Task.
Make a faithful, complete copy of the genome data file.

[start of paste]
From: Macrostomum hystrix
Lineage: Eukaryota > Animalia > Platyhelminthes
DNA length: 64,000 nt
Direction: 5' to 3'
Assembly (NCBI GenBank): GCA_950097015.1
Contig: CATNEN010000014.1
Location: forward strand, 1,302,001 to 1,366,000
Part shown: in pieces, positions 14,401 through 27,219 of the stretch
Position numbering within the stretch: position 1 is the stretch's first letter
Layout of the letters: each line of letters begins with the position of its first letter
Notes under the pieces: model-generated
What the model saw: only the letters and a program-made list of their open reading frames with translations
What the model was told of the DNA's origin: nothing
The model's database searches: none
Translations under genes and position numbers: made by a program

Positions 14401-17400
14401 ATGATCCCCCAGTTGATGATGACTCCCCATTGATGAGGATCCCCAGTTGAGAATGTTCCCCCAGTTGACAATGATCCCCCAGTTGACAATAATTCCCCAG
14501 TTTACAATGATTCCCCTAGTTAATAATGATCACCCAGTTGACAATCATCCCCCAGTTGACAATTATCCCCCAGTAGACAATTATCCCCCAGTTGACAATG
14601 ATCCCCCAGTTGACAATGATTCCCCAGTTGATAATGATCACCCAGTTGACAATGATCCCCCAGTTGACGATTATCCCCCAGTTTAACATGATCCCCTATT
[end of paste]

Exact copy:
From: Macrostomum hystrix
Lineage: Eukaryota > Animalia > Platyhelminthes
DNA length: 64,000 nt
Direction: 5' to 3'
Assembly (NCBI GenBank): GCA_950097015.1
Contig: CATNEN010000014.1
Location: forward strand, 1,302,001 to 1,366,000
Part shown: in pieces, positions 14,401 through 27,219 of the stretch
Position numbering within the stretch: position 1 is the stretch's first letter
Layout of the letters: each line of letters begins with the position of its first letter
Notes under the pieces: model-generated
What the model saw: only the letters and a program-made list of their open reading frames with translations
What the model was told of the DNA's origin: nothing
The model's database searches: none
Translations under genes and position numbers: made by a program

Positions 14401-17400
14401 ATGATCCCCCAGTTGATGATGACTCCCCATTGATGAGGATCCCCAGTTGAGAATGTTCCCCCAGTTGACAATGATCCCCCAGTTGACAATAATTCCCCAG
14501 TTTACAATGATTCCCCTAGTTAATAATGATCACCCAGTTGACAATCATCCCCCAGTTGACAATTATCCCCCAGTAGACAATTATCCCCCAGTTGACAATG
14601 ATCCCCCAGTTGACAATGATTCCCCAGTTGATAATGATCACCCAGTTGACAATGATCCCCCAGTTGACGATTATCCCCCAGTTTAACATGATCCCCTATT